The Duchess of Cambridge, Kate Middleton, took to Instagram yesterday and finally revealed the 100 winning portraits. These photographs are now available in a digital exhibition named Hold Still. Back in May, the Duchess had announced a community photography project. She encouraged people to click and share images, which portrayed their lockdown experience. Four months later, she finally announced the final shortlisted portraits.
Hold Still exhibition, About the project
The Duchess launched this lockdown initiative in collaboration with the National Portrait Gallery. Hold Still – A portrait of our nation in 2020 invited the general public to share photographs, which reflected on their own experience. The portraits were meant to capture the spirits, the fears, the moods, hopes, and feelings of the U.K. as they dealt with the current situation. Each participant had six-weeks time to submit their photographs.
Public Response and Judges of the competition
The response to this project was huge. The public sent entries in large numbers. In total, the project received 31,598 submissions. On 29th August, the Kensington Royal Instagram page shared a post with a sneak-peak of selective images. Further, they shared a few details in the caption. Firstly, it informed the number of submissions received. Later, it read that they will be showcasing the final 100 portraits in a digital exhibition from Monday, 14th September.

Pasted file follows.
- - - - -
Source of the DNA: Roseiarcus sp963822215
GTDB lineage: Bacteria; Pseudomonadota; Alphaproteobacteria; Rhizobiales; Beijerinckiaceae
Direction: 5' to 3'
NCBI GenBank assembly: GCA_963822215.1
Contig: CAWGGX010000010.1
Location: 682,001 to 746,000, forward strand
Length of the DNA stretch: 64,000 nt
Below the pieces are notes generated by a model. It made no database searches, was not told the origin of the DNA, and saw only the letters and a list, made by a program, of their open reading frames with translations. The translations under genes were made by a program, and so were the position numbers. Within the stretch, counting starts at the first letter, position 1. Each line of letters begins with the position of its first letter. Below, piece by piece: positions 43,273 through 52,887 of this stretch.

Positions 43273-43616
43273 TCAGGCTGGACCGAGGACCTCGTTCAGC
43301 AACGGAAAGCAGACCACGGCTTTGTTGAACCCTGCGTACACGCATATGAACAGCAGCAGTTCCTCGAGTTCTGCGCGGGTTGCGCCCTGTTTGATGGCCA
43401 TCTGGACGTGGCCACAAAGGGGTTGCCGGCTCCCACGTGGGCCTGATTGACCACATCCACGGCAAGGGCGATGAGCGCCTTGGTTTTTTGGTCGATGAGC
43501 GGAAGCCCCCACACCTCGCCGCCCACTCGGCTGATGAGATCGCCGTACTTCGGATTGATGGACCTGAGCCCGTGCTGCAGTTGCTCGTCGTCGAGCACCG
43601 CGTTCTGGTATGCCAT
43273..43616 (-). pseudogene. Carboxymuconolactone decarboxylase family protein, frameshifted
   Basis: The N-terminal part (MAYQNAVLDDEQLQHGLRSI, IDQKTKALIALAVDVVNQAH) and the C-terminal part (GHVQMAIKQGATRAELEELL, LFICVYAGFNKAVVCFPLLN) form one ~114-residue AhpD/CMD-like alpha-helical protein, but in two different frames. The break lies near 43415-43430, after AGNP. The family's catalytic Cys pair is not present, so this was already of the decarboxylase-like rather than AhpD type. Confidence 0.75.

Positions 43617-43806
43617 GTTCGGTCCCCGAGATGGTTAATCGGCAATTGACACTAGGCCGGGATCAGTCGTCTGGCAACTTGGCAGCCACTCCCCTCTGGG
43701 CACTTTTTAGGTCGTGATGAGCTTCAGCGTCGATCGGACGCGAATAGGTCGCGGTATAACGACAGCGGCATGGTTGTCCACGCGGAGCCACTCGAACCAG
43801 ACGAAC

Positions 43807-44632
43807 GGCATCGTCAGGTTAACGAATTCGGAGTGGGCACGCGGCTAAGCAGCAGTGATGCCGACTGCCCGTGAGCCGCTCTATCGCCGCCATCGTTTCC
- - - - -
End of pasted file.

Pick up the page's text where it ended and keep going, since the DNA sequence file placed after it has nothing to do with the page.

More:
The next day, the Instagram page shared another video introducing the judges’ panel. The video featured Kate on a video call with the judges: Director of the National Portrait Gallery, Nicholas Cullinan; writer and poet, Lemn Sissay MBE; Chief Nursing Officer for England, Ruth May; and 2018 Portrait of Britain Winner, Maryam Wahid.
The Queen’s Special Message
Shortly after the debut, Queen Elizabeth wrote a letter praising and appreciating Duchess Kate. The letter also contained a special message to all the participants in the event. Her Majesty said,
The Duchess of Cambridge and I were inspired to see how the photographs have captured the resilience of the British people at such a challenging time, whether that is through celebrating frontline workers, recognising community spirit or showing the efforts of individuals supporting those in need. We send our best wishes and congratulations to all those who submitted a portrait to the project.
The portraits are now available to the public on the National Portrait Gallery’s official website.